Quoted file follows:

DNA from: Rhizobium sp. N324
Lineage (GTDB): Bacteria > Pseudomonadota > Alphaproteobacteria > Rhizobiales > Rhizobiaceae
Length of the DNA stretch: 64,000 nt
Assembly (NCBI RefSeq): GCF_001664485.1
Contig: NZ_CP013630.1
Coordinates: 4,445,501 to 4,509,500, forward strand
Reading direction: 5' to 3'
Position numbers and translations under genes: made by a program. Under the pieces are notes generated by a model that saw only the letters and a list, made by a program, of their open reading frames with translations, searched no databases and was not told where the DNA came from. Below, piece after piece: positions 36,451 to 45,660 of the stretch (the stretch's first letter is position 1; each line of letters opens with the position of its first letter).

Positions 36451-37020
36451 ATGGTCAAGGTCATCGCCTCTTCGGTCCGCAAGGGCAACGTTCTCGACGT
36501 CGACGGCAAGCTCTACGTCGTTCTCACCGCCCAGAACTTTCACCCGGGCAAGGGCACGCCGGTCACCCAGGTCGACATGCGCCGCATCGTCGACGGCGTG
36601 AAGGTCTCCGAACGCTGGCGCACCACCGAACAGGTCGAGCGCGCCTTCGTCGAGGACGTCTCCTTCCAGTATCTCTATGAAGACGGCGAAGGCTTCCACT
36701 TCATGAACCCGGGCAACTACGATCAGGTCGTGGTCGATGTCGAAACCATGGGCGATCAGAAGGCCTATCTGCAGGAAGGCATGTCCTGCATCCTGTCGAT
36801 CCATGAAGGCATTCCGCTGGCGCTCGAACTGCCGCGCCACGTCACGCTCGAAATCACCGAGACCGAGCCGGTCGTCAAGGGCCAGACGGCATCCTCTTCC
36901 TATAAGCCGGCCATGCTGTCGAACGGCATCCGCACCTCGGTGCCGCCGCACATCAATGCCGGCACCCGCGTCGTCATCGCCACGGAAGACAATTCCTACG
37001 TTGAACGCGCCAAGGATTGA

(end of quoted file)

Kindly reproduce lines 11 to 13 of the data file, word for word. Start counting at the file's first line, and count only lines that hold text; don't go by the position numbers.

36501 CGACGGCAAGCTCTACGTCGTTCTCACCGCCCAGAACTTTCACCCGGGCAAGGGCACGCCGGTCACCCAGGTCGACATGCGCCGCATCGTCGACGGCGTG
36601 AAGGTCTCCGAACGCTGGCGCACCACCGAACAGGTCGAGCGCGCCTTCGTCGAGGACGTCTCCTTCCAGTATCTCTATGAAGACGGCGAAGGCTTCCACT
36701 TCATGAACCCGGGCAACTACGATCAGGTCGTGGTCGATGTCGAAACCATGGGCGATCAGAAGGCCTATCTGCAGGAAGGCATGTCCTGCATCCTGTCGAT